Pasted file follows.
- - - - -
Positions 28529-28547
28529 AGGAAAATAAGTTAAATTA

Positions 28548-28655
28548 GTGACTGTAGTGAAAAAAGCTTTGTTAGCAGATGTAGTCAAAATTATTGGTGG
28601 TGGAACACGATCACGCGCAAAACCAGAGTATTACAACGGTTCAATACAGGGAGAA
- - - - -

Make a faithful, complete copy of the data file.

Positions 28529-28547
28529 AGGAAAATAAGTTAAATTA

Positions 28548-28655
28548 GTGACTGTAGTGAAAAAAGCTTTGTTAGCAGATGTAGTCAAAATTATTGGTGG
28601 TGGAACACGATCACGCGCAAAACCAGAGTATTACAACGGTTCAATACAGGGAGAA